It is difficult, but not impossible, to get Social Security disability benefits (SSDI) for celiac disease.
What is Celiac Disease?
Celiac disease is an autoimmune disorder of the system. When people with celiac disease eat foods containing gluten, a protein that can be found in wheat, rye, and barley, the body responds by attacking the villi of the small intestine. This prevents the body from absorbing nutrients and can cause abdominal pain, bloating, diarrhea, weight loss, fatigue, canker sores, and depression.
Diagnosing Celiac Disease
Celiac disease is diagnosed with a blood test. It is usually treated with a gluten-free diet. Because the symptoms of celiac disease disappear when there is no exposure to gluten, most people with celiac disease do not qualify for SSDI or SSI benefits.
Receiving Benefits for Celiac Disease
In order to receive SSI or SSDI for celiac disease, you must be unable to work for a year or longer as a result of your condition. Very few people meet this requirement because the symptoms of celiac disease go away when the patient gives up gluten-rich foods. However, there are exceptions. In cases where it takes years to be diagnosed with celiac disease, an applicant may request benefits for the time that he was unable to work because of the disability. The applicant must have documentation that his symptoms lasted one year or longer and that the symptoms were severe enough to prevent him from being able to work for pay. He must also present documentation showing that he was following all doctors’ orders for medical treatment at that time.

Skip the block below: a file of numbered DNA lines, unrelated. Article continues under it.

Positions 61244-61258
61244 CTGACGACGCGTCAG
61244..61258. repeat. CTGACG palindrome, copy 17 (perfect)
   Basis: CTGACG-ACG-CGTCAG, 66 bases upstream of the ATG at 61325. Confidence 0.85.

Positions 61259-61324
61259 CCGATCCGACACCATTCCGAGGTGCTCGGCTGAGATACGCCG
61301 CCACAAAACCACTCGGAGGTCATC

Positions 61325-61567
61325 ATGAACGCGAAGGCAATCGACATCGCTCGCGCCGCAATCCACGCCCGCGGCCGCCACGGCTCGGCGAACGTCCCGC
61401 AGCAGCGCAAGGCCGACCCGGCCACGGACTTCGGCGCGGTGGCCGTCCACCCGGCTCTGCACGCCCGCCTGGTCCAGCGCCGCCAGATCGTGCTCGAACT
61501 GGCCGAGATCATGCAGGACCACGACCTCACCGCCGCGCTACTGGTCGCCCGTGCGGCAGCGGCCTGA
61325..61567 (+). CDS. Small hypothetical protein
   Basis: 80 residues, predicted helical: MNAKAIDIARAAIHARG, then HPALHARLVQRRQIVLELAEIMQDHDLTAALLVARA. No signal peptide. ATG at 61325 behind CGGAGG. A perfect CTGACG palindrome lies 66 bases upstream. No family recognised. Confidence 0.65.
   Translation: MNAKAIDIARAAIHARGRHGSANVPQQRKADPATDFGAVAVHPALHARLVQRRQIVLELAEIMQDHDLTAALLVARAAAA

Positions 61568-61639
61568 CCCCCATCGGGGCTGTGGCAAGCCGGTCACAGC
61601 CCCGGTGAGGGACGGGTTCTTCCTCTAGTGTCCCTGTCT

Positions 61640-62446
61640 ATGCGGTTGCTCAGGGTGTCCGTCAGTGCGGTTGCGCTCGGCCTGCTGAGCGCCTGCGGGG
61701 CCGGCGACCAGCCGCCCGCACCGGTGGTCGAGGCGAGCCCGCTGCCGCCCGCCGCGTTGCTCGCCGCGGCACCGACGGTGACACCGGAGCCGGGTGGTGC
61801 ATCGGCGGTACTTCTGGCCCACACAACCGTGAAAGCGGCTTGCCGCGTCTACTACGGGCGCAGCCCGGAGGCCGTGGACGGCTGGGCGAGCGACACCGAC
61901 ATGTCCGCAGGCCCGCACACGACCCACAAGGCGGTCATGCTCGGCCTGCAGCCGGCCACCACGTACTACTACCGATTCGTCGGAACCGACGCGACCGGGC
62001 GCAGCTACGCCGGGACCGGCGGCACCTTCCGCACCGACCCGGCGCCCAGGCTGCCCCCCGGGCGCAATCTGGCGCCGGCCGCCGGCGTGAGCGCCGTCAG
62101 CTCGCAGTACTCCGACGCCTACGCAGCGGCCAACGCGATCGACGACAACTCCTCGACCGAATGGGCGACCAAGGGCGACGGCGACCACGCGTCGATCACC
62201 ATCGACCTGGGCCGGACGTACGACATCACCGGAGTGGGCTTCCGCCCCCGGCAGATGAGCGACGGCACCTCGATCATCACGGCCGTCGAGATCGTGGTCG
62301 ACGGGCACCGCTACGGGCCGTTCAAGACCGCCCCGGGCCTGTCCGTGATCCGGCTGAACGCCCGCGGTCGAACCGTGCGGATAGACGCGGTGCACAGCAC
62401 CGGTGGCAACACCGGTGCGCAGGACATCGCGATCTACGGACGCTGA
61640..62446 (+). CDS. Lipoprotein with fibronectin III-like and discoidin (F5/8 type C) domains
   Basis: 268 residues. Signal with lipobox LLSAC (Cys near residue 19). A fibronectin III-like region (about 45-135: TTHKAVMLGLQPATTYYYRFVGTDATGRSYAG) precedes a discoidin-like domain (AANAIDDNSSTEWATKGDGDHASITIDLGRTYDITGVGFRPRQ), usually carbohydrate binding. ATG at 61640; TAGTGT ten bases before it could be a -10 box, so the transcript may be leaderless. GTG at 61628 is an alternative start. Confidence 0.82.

Celiac disease is not listed in the Social Security Administration’s (SSA) “Blue Book” listing of impairments, so an application for SSDI must include a medical statement showing that your condition is severe enough to be considered equivalent to a disability that has a listing, such as inflammatory bowel disease (5.06) or weight loss (5.08) due to any digestive disorder.
When considering whether you qualify for SSDI or SSI, the SSA will also consider whether you have any other medical conditions, such as depression.
Request a Free Consultation
Do you have additional questions? Find the answers in your free copy of Boston SSDI attorney John Keefe’s book, Five Most Frequently Asked Questions about Social Security Disability. To schedule an appointment with a Massachusetts disability advocate, contact Keefe Disability Law at 888-904-6847.